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The Little Veggie Patch Co. DIY Garden Projects includes more than 38 of their best projects for those young and old wanting to transform their outdoor living space. Also included are a variety of projects for experienced handy folk and quirky ideas that will involve the youngest members of the family. The ideas range from incredibly quick and simple (such as creating a self-watering milk-carton planter, growing micro-herbs, and hanging milk-crate planter boxes) to large-scale building projects (such as making vertical gardens from pallets and how to build a playhouse from recycled apple crates). Written in a personable, approachable style, with stories to accompany each project as well as clear step-by-step instructions with colorful photographs to match, The Little Veggie Patch Co. DIY Garden Projects will inspire the green thumb in every reader.
This guide features easy-to-follow picture tutorials on how to build your own DIY survival projects (50 in all!). One of the prepping movement’s most prolific authors, Jim Cobb has taught readers how to fortify their homes, survive for weeks without electricity, and prepare themselves financially for years of economic turmoil. Now he turns to some of his favorite DIY projects to teach his thousands of fans how to create cheap, easy, and ingenious tools to help survive any natural disaster. Prepper’s Survival Hacks is filled to the brim with intriguing, fun, and innovative projects to secure any home.
With Rosemary Gladstar's expert advice, anyone can make their own herbal remedies for common ailments, such as aloe lotion for poison ivy, dandelion-burdock tincture for sluggish digestion, and lavender-lemon balm tea for stress relief. Gladstar profiles 33 of the most common and versatile healing plants and then shows you exactly how to grow, harvest, prepare, and use them. Stock your home medicine chest with safe, all-natural, low-cost herbal preparations, and enjoy better health!
In her new book, herb gardener, spa enthusiast and award-winning garden designer Sue Goetz shows us how to create the luxury spa experience in our own home, featuring fragrant, therapeutic herbs from the garden. With lavish photos throughout, this book gives the reader simple steps for growing and preparing herbs for the home spa: aromatherapy oils, lotions, tub teas, masks, scrubs, sachets, travel bath mixes and more. It has never been easier to enjoy the spa ambiance and let the stress of the day melt away.
With The Hip Girl's Guide to Homemaking, it's possible and even convenient to create an inviting space for living and entertaining on a budget. From unique décor ideas to growing strawberries on your fire escape, Kate Payne shares fun, low-cost (and often free!) creative solutions that will make anyone feel more accomplished in minutes.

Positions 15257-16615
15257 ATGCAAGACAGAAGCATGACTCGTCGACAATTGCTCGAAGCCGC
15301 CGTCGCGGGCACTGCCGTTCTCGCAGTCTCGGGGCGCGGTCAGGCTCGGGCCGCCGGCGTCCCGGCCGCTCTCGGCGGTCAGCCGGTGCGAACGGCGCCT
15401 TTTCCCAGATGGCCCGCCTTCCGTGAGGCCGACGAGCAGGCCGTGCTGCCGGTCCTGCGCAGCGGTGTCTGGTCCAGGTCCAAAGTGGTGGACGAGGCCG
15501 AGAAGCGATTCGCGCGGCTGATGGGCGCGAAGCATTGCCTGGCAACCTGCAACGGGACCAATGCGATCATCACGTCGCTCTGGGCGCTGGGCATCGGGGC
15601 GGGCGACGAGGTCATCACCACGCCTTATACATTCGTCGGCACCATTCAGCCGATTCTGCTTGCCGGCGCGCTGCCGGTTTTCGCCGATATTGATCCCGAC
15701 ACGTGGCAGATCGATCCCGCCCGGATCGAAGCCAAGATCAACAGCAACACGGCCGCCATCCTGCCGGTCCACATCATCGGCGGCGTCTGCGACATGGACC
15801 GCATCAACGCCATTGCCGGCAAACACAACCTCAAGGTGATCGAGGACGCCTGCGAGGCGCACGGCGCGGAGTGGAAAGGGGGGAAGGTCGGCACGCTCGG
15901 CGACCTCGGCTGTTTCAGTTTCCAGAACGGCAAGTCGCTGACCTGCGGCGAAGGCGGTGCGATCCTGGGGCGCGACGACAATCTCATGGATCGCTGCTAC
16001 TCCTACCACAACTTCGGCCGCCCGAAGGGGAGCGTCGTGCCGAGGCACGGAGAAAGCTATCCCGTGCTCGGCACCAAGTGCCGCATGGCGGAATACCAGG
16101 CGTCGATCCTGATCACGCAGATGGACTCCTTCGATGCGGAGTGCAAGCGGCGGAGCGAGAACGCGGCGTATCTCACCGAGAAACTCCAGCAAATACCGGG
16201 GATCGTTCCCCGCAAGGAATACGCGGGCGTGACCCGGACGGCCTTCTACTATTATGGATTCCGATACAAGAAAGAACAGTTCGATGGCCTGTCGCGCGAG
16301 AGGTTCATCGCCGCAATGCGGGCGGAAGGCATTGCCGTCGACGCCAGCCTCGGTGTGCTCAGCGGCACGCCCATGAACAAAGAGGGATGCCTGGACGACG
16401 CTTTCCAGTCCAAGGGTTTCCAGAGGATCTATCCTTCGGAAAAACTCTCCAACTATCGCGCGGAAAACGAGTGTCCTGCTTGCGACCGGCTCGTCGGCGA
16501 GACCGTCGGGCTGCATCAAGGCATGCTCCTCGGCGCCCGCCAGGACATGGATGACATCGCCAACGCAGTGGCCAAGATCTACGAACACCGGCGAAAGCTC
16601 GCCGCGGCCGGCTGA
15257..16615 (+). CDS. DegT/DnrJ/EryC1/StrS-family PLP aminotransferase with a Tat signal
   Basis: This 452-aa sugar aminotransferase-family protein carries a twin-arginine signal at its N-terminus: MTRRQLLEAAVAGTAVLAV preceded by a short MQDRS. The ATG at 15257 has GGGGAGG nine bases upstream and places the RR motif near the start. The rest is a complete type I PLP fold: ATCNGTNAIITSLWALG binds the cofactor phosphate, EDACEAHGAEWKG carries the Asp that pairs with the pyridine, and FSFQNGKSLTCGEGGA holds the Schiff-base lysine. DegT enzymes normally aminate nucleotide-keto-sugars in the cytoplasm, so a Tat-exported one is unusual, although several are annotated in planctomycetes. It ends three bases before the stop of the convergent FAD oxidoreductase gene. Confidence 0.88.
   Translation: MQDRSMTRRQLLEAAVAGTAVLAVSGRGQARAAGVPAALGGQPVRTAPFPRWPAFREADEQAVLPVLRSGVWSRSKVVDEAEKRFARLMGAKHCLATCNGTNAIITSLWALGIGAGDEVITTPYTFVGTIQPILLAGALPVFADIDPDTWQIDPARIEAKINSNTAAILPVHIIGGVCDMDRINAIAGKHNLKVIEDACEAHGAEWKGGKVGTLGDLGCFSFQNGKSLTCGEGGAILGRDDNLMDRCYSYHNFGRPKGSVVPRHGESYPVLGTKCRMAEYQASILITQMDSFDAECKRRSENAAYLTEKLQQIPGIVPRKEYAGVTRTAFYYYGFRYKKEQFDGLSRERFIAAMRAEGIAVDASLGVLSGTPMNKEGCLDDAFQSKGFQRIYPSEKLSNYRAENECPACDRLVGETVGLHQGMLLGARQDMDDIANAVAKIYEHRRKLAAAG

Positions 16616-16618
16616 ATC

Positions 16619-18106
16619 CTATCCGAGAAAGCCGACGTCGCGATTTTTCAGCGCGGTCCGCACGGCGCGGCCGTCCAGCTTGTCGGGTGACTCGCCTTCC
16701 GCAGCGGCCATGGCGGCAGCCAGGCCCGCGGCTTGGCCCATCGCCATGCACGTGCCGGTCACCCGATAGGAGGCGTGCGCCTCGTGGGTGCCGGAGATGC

Inside this savvy motivational guide filled to the brim with small-scale creative home projects, Payne's tongue-in-cheek tone will keep you tuned in to her much-needed advice. In three easy sections, you'll learn how to create a comfortable space while being time- and budget-conscious. Section One, Home-ify Your Pad, features quick, convenient ways to make your place cozier with low-cost, special touches to help you tap into and show off your inner artist. Section Two, Impressive Acts of Domesticity, teaches how to impress others (and yourself) with the gratifying pleasures of self-sufficiency—a first-time guide to cleaning, sewing, repairing and other previously out-of-the-question tasks. Section Three, Life After Restaurants, frees you to release the take-out menu, avoid pricey bar tabs, and entertain others in the space you've so thoughtfully and gorgeously created.
User-friendly "how-to" sidebars, illustrations, and tips and tricks throughout the book offer easy-to-follow recipes and do-it-yourself craft suggestions for making your home hip, comfortable and inviting. Keep in mind that this is not your grandmother's handbook and it's not the kind of wisdom your mom knows how to impart. Modern women need a modern approach to domestic pleasures—a guide to doing household things on our own terms, because most of this stuff isn't as hard as we've been led to believe. Don't worry, she's not asking you to host Tupperware parties or iron your underwear. But as all beginning home keepers know, a surefire way to feel bad about ourselves is to consult Martha Stewart. So ditch that 2-inch thick handbook, dust off your pots and pans, and join Payne on this journey to incorporating creativity and self-sufficiency on the home front.